ERTH 2401 T - Dinosaurs

ERTH 2401 T A general introduction to dinosaurs, their place in evolution, their social behaviour, the Mesozoic landscape and extinction theories.

In this course, you will learn to identify the major events in the evolution of life on Earth and relate large-scale changes in Earth's history to plate movements and Earth's paleoenvironmental changes. Upon successful completion of this course, you'll be able to explain the importance of fossils for paleoenvironmental interpretations as well as the position of dinosaurs in the evolutionary history of life and their development throughout the Mesozoic Era. You'll also be able to distinguish dinosaurs according to characters of fossil remains and analyze dinosaur intraspecific and interspecific behaviour through time.

CRN for section T: 32377

CRN for section TOD (optional Video On Demand service): 32378

In-class lecture time & location:
Wednesdays and Fridays, 1:05pm to 2:25pm, 103 SC

Instructor: Claudia Schroder-Adams

Claudia Schroder-Adams

About the instructor: My research focuses on micropaleontology with a special emphasis on foraminifera as paleoenvironmental proxies in basin analysis. My career started with research on modern deep water marine environments and then gradually moved back into deep time. My expertise lies in Mesozoic basins of Western and Arctic Canada and the Canadian West Coast. Much of my work focuses on the Cretaceous Period and its paleoclimatic and paleoenvironmental changes. I am interested in Oceanic Anoxic Events and how catastrophic paleoecological conditions influenced faunal communities. Carbon isotope studies are performed in collaboration with the Goethe University in Frankfurt/Germany. Studies of modern marine ecosystems have taken me to the eastern margin of Australia where I study estuaries to deep water settings of Quaternary age. In connection with the University of Newcastle (NSW) I have had the opportunity to work with multibeam seismic data, which led to a fascinating study of sediment and faunal transport processes offshore Fraser Island, Queensland.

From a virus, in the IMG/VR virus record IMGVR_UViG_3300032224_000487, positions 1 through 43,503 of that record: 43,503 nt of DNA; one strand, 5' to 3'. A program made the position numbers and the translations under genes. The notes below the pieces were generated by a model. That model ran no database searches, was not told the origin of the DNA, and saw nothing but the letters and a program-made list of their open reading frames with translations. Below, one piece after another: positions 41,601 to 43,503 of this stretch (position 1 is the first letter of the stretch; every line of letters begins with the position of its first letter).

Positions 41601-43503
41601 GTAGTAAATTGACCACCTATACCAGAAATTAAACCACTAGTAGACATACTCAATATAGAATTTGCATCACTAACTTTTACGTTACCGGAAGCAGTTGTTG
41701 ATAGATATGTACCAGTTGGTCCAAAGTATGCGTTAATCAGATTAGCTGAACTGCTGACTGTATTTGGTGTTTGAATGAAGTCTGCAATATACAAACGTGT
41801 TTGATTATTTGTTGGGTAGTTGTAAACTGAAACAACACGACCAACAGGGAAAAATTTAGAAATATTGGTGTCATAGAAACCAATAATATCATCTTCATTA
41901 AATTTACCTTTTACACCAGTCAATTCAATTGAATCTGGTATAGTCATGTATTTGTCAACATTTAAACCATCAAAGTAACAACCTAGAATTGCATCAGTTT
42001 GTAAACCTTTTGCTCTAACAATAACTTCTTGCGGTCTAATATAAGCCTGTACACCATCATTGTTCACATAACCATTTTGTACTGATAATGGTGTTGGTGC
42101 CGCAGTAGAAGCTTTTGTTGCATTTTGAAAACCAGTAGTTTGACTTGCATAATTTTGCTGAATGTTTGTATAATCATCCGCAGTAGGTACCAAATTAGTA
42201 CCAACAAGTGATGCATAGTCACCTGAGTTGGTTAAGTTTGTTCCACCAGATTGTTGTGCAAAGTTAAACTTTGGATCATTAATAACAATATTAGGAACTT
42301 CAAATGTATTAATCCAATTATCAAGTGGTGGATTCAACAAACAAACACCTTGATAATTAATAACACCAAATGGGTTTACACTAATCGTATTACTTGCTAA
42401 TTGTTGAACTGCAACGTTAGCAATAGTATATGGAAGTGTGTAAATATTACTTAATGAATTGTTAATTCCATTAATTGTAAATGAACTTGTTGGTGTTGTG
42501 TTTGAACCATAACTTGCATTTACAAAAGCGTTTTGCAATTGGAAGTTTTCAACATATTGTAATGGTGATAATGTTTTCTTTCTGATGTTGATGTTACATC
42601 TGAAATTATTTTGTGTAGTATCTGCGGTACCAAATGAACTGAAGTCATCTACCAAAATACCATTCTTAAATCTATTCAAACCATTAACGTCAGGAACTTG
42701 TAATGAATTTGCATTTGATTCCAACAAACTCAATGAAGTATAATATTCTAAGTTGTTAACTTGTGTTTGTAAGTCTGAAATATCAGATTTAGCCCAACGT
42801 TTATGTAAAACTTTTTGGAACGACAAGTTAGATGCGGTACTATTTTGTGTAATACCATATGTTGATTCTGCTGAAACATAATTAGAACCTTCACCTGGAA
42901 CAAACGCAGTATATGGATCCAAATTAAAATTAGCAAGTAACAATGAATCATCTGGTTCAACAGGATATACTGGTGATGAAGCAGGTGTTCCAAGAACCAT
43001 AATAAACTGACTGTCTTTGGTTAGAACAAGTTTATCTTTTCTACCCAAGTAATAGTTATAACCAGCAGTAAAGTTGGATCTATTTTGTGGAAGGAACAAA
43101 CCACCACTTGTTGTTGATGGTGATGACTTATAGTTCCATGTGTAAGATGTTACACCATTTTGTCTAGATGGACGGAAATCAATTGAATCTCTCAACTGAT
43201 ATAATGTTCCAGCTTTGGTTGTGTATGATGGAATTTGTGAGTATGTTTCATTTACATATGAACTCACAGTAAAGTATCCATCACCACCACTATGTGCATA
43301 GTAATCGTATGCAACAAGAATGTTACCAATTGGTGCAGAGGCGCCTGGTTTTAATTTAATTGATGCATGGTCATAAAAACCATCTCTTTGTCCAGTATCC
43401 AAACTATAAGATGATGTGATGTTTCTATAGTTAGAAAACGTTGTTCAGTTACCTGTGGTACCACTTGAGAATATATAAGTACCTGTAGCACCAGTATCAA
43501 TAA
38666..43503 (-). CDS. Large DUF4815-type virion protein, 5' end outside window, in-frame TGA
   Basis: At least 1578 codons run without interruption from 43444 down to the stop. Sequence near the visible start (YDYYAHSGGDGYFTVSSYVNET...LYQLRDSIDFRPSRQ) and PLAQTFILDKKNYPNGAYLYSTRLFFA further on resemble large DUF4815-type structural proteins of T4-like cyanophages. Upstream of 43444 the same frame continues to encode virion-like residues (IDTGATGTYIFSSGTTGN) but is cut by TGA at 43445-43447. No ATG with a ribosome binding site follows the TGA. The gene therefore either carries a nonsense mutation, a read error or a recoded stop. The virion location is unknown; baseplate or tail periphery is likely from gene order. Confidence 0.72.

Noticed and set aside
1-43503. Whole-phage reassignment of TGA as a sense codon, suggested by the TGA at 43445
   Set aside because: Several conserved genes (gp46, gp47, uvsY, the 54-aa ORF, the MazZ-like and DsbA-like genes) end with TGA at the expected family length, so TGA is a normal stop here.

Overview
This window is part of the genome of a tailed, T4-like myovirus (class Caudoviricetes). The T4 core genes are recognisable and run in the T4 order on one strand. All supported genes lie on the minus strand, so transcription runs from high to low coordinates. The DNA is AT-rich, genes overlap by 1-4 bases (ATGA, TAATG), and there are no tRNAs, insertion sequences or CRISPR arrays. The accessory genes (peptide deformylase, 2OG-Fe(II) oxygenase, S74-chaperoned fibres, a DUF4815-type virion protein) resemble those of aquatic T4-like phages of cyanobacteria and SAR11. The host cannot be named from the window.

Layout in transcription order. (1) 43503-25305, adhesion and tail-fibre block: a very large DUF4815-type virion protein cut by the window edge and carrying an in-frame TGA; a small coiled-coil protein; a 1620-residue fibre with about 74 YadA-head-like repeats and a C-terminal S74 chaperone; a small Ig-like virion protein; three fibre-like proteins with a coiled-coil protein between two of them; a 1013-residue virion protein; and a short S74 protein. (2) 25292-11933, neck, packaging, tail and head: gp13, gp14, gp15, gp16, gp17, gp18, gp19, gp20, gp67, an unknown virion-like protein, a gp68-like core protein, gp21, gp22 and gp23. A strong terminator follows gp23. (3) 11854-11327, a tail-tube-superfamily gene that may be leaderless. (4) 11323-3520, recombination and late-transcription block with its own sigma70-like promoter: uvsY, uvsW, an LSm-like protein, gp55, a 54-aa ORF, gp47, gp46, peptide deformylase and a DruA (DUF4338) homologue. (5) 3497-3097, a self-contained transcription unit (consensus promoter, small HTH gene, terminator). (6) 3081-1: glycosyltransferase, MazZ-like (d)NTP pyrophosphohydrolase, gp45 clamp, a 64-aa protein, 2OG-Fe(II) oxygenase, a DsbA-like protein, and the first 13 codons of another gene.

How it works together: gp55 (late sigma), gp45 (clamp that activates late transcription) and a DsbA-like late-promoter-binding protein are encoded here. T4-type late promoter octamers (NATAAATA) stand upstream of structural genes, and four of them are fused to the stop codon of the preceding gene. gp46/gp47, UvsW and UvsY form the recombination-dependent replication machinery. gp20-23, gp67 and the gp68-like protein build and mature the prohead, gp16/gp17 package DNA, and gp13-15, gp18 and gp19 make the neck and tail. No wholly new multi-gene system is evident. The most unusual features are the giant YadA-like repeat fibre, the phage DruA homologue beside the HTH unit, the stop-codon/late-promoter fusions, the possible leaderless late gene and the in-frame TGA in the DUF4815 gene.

I am presently conducting a multi-year geological investigation assessing a number of sedimentary basins in both the Eastern and Western Arctic regions to produce a Cretaceous pan-Arctic, multi-fossil, biostratigraphic and chemostratigraphic framework to improve our understanding of large-scale paleogeographic and paleoecological reconstructions. My work is field and laboratory based and my field areas take my team to spectacular and remote areas. This work is funded by NSERC with the Geological Survey of Canada's GEM Program and ConocoPhillips as supporting partners.

I have completed a three year term on the Natural Sciences and Engineering Research Council Discovery Grant Selection Committee and I served as Chair of Carleton's Earth Sciences Department from 2003-06. My passion for teaching field-based courses has brought my students as far as the Antarctic Peninsula. I am also active in several science outreach programs. My strong collaboration with researchers at the Canadian Museum of Nature has fostered Carleton's Program in Vertebrate Paleontology, which attracts undergraduate and graduate students alike.

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